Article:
HC Deb 21 December 1972 vol 848 cc1560-1
17. Mr. Spriggs

asked the Secretary of State for Education and Science how many totally deprived junior schools there are at present in use within the county borough of St. Helens and what is the age of each such school.

Mr. St. John-Stevas

There are no "totally deprived" schools. In the country as a whole some 570 schools have been designated as schools of exceptional difficulty for the purpose of a special salary addition to teachers but there is, as the hon. Gentleman will know, none in St. Helens.

Mr. Spriggs

I regret that the hon. Gentleman is not aware that there are totally deprived schools in St. Helens. I should like him to convey to his right hon. Friend an invitation from me and from the management committee of the Sacred Heart Roman Catholic School, St. Helens, to visit that school and others where infants and juniors are being taught in conditions reminiscent of workhouses of the Dickensian age. I appeal to the right hon. Lady to give some time to see for herself what teaching staff and children have to put up with in this day and age. I appeal to the hon. Gentleman not to be so complacent in his replies but to get off his behind and do something about it.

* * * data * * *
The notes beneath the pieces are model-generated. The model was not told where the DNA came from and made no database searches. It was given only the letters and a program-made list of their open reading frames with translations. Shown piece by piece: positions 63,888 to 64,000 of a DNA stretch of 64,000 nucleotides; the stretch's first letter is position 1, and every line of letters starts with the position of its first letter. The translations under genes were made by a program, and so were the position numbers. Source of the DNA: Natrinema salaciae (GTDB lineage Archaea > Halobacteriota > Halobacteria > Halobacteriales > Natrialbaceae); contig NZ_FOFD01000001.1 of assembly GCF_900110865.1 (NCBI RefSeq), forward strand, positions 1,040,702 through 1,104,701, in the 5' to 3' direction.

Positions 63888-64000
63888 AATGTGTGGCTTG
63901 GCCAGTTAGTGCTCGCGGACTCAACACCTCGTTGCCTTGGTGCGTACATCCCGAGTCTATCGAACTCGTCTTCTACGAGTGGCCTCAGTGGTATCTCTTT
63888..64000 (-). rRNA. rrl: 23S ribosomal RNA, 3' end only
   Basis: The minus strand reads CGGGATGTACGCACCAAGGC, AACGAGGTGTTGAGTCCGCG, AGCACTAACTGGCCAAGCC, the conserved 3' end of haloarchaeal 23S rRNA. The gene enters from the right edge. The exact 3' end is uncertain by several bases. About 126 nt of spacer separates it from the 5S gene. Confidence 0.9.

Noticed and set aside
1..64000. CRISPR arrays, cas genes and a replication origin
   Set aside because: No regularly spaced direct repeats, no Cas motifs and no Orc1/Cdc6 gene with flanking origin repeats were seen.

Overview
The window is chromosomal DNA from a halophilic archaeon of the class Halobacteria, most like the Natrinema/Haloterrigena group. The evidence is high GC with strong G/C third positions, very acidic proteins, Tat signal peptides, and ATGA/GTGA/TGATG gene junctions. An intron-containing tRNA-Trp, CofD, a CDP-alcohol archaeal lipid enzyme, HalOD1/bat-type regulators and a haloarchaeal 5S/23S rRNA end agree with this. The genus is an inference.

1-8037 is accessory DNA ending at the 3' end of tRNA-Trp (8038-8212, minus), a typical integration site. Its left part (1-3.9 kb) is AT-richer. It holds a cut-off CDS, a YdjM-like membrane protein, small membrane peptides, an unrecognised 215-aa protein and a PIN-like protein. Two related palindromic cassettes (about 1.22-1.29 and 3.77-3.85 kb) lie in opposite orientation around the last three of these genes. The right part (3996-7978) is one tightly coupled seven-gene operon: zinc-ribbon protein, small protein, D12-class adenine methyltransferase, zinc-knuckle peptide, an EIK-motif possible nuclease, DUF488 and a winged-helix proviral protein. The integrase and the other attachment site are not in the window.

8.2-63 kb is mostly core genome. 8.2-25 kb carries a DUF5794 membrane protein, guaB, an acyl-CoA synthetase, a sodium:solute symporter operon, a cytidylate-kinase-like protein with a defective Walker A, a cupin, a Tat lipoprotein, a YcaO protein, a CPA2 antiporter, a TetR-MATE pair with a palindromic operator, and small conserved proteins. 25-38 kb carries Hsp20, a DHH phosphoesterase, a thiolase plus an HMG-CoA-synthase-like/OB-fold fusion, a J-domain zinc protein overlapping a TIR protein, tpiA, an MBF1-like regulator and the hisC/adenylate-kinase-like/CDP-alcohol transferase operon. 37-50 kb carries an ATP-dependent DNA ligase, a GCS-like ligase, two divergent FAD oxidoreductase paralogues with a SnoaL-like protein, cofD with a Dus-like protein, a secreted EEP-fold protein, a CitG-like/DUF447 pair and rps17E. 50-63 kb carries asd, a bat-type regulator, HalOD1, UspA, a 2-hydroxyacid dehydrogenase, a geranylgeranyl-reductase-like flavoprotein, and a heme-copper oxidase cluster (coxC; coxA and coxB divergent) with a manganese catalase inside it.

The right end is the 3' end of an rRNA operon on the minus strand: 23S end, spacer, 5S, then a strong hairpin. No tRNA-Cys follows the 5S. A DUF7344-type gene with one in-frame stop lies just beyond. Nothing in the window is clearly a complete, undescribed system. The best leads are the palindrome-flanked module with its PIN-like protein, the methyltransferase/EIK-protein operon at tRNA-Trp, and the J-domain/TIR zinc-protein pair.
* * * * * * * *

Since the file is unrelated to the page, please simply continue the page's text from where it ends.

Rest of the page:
Mr. St. John-Stevas

At least I have now complied with the first part of the hon. Gentleman's exhortation. There are 11 old primary schools in St. Helens, but the hon. Gentleman must be fair. One of the difficulties in replacing these has been the extreme difficulty in acquiring alternative sites in the area for new buildings. Attempts have been made with regard to four schools. With regard to three of the schools, Moss Bank's future is uncertain because of redevelopment, and the school has only two classes; St. Austin's is being remodelled with money from the minor works programme; and Windleshaw has been submitted for the next preliminary list which my right hon. Friend is now considering for projects to start in 1975–76.